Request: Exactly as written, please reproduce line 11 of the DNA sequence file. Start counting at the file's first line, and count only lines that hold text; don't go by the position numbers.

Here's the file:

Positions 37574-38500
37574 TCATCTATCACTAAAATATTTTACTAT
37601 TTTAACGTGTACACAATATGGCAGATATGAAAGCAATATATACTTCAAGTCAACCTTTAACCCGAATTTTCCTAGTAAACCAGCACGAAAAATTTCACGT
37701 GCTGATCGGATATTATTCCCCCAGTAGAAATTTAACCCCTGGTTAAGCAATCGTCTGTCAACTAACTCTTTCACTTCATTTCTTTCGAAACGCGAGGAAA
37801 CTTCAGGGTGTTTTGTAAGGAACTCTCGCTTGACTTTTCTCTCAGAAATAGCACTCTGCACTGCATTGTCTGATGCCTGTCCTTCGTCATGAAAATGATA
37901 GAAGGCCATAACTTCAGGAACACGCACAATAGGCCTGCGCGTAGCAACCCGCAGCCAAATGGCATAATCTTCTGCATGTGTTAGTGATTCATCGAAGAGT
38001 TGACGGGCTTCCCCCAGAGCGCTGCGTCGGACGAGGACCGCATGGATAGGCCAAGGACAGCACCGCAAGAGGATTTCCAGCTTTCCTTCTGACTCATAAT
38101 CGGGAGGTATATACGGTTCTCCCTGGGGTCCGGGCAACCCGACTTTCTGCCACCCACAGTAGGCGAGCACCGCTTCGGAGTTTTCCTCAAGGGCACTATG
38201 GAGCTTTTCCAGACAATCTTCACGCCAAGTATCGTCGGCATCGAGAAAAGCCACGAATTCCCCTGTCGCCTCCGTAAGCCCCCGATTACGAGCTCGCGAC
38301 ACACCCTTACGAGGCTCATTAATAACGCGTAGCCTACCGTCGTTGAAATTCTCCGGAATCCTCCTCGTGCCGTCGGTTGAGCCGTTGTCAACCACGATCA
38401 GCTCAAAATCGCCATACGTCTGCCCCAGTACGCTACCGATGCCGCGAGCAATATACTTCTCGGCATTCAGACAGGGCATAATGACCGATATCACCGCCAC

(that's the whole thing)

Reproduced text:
38401 GCTCAAAATCGCCATACGTCTGCCCCAGTACGCTACCGATGCCGCGAGCAATATACTTCTCGGCATTCAGACAGGGCATAATGACCGATATCACCGCCAC